Maturity: Ask yourself – can your kids talk – enough to get themselves the proper help should they ever get separated from you (god forbid – and I know no one EVER wants to even consider this, but it happens). Can they say their name, and their parents name, and get across to another adult or Disney Cast Member that they are lost/separated from their parents? Furthermore – can they express themselves to you – can they easily let you know if they are tired/too hot/hungry/thirsty? Disney is a big, loud, crowded place – and while the ability to talk/express themselves is certainly not required, it might make things a bit easier for everyone involved if your little ones had this ability in their grasp. I know I will be practicing with my son what to say if he gets “lost”, and I also purchased some bracelets on amazon that are specifically used for this purpose – you can put the parents name/phone number on them in case the child gets separated from the group

Cost: It’s no big secret that a Walt Disney World vacation is not cheap – it can cost upwards of several thousand dollars for a family of 4 to head there for a week when you factor in airfare, food, lodging, incidentals, and everything in-between. Age wise – kids under 2 are free at Disney – and on most major airlines too (they don’t need their own ticket under 2 as you can hold them as a “lap infant”), but of course the main issue with that is – they might have fun, but they are never going to actually remember any of it or make any long term memories from it. Kids 3-9 are admitted at a discounted rate, so while they aren’t free it’s at least a bit better than a full price adult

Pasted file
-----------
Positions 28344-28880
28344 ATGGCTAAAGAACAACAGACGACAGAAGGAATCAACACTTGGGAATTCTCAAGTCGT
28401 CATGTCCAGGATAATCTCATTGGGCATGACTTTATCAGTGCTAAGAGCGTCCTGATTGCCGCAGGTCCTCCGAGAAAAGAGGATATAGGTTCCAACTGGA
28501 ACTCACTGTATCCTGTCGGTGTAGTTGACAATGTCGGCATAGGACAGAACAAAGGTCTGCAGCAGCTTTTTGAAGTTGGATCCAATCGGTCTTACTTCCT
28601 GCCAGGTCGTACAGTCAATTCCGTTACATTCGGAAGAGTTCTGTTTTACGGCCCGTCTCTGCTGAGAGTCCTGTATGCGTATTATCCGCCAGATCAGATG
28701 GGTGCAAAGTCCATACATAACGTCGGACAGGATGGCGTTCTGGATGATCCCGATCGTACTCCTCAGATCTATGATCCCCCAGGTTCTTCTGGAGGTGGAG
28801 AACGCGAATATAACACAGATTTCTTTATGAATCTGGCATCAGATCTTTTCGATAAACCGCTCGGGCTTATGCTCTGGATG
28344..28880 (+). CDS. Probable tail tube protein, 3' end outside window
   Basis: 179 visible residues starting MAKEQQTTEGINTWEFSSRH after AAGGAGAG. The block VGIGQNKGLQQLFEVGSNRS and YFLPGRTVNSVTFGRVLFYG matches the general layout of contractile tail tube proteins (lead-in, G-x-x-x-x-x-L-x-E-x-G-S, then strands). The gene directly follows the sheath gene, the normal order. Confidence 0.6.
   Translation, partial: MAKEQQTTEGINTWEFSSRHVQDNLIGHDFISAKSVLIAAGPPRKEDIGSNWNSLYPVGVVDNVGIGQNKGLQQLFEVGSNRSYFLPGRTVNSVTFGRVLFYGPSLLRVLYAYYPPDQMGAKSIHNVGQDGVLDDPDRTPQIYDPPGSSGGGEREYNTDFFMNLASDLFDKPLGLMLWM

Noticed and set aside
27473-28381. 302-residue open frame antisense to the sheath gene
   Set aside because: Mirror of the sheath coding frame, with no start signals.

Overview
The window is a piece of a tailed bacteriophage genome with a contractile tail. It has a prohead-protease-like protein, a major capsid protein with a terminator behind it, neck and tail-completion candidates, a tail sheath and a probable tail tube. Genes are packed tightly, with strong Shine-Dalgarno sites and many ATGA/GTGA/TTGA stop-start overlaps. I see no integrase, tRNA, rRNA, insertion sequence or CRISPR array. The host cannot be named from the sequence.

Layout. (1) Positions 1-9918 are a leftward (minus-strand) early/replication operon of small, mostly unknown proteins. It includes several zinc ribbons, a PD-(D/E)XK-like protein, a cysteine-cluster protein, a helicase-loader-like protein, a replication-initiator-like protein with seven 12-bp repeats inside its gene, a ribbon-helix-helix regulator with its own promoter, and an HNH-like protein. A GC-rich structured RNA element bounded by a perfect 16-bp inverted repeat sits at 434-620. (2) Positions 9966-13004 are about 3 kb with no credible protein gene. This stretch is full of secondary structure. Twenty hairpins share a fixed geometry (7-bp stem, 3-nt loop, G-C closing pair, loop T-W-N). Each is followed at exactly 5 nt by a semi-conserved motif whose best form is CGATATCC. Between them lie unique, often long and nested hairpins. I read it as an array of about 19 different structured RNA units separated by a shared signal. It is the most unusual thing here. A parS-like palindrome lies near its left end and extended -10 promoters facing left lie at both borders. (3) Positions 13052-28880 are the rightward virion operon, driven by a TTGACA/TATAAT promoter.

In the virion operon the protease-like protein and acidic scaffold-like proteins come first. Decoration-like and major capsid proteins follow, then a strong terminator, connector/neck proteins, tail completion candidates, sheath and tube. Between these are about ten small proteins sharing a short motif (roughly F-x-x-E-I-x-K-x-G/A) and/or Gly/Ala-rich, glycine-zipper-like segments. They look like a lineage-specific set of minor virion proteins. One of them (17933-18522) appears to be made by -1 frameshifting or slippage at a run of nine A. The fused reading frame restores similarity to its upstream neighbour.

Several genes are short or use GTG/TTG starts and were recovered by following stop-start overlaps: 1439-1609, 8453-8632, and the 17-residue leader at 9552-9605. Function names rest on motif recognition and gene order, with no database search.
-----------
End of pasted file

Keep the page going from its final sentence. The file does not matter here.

For me – around age 4 seems to be the magic number. I was 4 when I went to Disney World for the first time with my parents, and my son will be just shy of 4 when we bring him there for the first time this fall. We have already started mentioning it to him (as he has seen commercials on TV and asked if we can go there – and we were tired of saying “someday” ha) – but he of course has no actual concept of time beyond today/tomorrow, so we are definitely being careful how much we reveal or how many details we share with him. Once it gets closer we can start talking more about the airplane/travel process, as well as give him some information on what he can expect when we arrive at Walt Disney World.

BUT – I know many people who swear that their kids as young as 2 get a LOT out of it and have a blast – so really it’s up to you to take it all into account – you will ultimately have to decide for yourself what the right age is for you to bring your little ones to Disney World for the first time. Hopefully these things to consider were useful in aiding in that decision!

So what about you – have you brought your babies/toddlers to Walt Disney World? What did you/they think of the experience? Let us know in the comments!

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Catie H

Catie H

Catie H is an avid Walt Disney World lover who has been vacationing there since she was (just barely!) tall enough to ride Space Mountain. She believes there is something for everyone at Disney World - and especially enjoys writing about the benefits of WDW for adults
Catie H